AUCKLAND: Captain Kane Williamson scored a New Zealand record 18th Test century early on the second day of the first match against England on Friday to take his side`s lead to 139 runs just before rain forced the players from the field at Eden Park.
With a simple single from a deflection behind square on the offside, the quietly-spoken 27-year-old became his country`s most successful century-maker with his 18th Test ton. Former captain Martin Crowe and current team mate Ross Taylor are on 17, with the latter also expected to eventually surpass his mentor in the near future.
While Taylor is rightfully considered one of the best New Zealand batsmen of any generation, Williamson has been widely regarded as the greatest -- even by Crowe himself and others who established important milestones in New Zealand cricket.
When Brendon McCullum scored New Zealand`s first test triple century with a 302 against India in 2014, the former captain said he expected Williamson to surpass that one day, along with all the other New Zealand batting records. It is hardly surprising.
As a teenager at Tauranga Boys` High School, he was notching massive centuries and always had an appetite for more. "He obviously had a love for it and he kept finding the hunger to do more and more and more," former high school coach Rob Leslie told the Bay of Plenty Times in 2015.
"As a school kid he is easily the best back-foot player that we have ever had the privilege of seeing. "Most kids can`t even remotely do it. His example showed the other guys there was a way it could be done and it was not about swinging from the hip. He always hit gaps."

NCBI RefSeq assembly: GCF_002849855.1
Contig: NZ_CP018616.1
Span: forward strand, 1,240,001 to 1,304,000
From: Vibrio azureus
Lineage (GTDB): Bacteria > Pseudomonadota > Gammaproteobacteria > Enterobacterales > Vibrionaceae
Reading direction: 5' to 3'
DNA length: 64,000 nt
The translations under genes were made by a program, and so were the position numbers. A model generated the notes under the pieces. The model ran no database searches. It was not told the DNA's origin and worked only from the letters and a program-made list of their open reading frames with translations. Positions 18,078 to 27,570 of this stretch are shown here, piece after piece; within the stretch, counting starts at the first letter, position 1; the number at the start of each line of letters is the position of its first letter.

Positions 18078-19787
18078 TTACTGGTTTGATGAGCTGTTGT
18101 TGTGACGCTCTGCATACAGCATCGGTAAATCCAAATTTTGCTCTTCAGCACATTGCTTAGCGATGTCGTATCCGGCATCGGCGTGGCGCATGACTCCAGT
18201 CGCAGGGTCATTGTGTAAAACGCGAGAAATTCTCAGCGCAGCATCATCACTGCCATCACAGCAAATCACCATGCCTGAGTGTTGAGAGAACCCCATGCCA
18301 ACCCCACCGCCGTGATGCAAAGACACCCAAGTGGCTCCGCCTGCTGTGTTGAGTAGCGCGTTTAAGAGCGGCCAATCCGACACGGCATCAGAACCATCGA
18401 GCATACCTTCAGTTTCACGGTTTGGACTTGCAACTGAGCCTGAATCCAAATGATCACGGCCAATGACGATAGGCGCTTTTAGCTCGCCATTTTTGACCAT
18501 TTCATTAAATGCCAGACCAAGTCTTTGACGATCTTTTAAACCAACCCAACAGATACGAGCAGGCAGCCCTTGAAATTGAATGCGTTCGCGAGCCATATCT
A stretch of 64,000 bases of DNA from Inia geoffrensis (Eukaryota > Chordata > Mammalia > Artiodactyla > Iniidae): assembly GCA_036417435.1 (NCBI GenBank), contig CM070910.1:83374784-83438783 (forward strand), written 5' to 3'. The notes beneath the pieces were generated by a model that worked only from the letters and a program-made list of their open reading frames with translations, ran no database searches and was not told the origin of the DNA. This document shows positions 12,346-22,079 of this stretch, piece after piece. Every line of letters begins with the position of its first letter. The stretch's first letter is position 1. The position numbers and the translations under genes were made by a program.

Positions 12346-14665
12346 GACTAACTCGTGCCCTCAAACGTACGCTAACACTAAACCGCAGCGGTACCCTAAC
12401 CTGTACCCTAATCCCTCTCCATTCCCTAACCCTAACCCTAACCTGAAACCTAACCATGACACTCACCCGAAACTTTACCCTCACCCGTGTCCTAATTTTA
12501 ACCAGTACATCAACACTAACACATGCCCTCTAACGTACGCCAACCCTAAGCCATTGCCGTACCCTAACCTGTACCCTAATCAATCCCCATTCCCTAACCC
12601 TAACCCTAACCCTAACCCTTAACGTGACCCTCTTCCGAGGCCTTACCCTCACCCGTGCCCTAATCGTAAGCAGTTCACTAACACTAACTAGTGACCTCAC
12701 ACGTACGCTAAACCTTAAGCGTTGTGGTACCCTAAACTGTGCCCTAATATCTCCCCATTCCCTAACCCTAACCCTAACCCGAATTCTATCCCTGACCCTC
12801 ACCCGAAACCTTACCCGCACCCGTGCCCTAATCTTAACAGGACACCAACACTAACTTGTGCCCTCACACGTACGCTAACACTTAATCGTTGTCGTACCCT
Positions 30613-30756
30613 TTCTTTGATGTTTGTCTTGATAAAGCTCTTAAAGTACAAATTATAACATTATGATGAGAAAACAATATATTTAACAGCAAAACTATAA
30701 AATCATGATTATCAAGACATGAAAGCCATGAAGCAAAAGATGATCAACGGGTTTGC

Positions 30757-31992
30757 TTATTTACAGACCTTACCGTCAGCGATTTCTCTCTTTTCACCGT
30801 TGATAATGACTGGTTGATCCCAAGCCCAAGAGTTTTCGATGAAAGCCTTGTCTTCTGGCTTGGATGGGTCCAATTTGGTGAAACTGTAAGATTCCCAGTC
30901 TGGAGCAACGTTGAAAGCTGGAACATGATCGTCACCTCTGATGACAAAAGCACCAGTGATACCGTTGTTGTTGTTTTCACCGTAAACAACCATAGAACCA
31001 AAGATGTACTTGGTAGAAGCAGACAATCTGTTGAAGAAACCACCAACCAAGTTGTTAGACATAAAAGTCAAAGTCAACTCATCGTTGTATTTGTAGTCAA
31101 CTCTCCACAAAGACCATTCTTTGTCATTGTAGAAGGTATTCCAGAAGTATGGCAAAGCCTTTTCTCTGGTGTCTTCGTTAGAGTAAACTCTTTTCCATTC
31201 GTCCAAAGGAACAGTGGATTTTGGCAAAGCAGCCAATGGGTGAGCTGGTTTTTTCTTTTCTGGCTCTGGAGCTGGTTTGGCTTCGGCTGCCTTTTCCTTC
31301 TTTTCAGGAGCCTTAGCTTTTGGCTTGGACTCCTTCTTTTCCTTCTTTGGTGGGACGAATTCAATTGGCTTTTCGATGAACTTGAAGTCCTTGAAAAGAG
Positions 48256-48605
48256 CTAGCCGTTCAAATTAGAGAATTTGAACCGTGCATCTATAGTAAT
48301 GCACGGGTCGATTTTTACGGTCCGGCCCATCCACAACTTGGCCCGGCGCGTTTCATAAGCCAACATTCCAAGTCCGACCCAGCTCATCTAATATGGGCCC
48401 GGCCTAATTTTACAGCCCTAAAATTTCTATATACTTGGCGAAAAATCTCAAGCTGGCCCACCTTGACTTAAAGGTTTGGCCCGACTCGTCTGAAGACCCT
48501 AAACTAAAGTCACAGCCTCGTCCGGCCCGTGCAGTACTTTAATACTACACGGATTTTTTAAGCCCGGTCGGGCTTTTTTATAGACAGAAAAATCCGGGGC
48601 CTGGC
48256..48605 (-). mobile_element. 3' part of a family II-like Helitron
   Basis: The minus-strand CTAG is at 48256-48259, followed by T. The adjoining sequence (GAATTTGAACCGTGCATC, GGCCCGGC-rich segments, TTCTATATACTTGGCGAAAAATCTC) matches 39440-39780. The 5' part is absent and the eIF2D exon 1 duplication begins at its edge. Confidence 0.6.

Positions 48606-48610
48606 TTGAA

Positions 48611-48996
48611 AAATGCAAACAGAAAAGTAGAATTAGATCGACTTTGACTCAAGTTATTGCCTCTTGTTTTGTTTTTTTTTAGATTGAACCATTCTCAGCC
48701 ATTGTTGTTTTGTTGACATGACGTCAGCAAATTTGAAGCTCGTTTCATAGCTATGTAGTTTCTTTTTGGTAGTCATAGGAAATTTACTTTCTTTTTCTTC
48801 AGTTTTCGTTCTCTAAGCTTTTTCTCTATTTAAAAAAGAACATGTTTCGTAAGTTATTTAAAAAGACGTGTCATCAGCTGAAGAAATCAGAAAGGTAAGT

By the age of 17 he was playing first-class cricket and led the national side at the under-19 World Cup in 2008 in Malaysia, where they lost to eventual champions India in the semi-finals. He made his senior international debut in a 2010 one-dayer against India in Dambulla before scoring a composed 131, batting at number six, against the same opponents in his first test in Ahmedabad three months later.
Like many of the modern greats, Williamson accumulates to the point where his nonchalance at the crease means that by the time he has surpassed 70 runs in an innings, few can remember him even getting to 10.
Comfortable against both pace and spin, he has superb balance and footwork, and plays the ball directly under his eyes. Most importantly, he works on his game continuously.
Even after making a big score, his first instinct is to head straight to the nets to learn how to get better, something Crowe marvelled at in a column for cricketing website ESPNcricinfo. "He was a sponge, and he was also a giver," Crowe wrote about a meeting he had with Williamson shortly after he had made his first-class debut.
"He kept the conversation alive, and you felt you could talk and share for yonks (ages), that it needn`t end. He sought a new way, a different option, another route to scoring big."